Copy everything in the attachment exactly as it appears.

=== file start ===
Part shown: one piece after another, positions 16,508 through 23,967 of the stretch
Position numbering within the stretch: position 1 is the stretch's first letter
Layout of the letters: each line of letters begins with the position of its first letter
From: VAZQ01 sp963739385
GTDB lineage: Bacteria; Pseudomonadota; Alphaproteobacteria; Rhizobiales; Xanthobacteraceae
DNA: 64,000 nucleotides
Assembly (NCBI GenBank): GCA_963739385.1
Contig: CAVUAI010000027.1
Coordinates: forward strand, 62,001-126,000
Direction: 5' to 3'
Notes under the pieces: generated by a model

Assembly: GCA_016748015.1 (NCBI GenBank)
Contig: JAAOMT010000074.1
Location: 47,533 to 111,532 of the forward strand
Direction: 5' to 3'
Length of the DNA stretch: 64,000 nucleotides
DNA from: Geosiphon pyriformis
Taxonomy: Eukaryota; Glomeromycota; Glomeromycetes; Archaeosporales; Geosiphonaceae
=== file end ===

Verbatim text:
Part shown: one piece after another, positions 16,508 through 23,967 of the stretch
Position numbering within the stretch: position 1 is the stretch's first letter
Layout of the letters: each line of letters begins with the position of its first letter
From: VAZQ01 sp963739385
GTDB lineage: Bacteria; Pseudomonadota; Alphaproteobacteria; Rhizobiales; Xanthobacteraceae
DNA: 64,000 nucleotides
Assembly (NCBI GenBank): GCA_963739385.1
Contig: CAVUAI010000027.1
Coordinates: forward strand, 62,001-126,000
Direction: 5' to 3'
Notes under the pieces: generated by a model

Assembly: GCA_016748015.1 (NCBI GenBank)
Contig: JAAOMT010000074.1
Location: 47,533 to 111,532 of the forward strand
Direction: 5' to 3'
Length of the DNA stretch: 64,000 nucleotides
DNA from: Geosiphon pyriformis
Taxonomy: Eukaryota; Glomeromycota; Glomeromycetes; Archaeosporales; Geosiphonaceae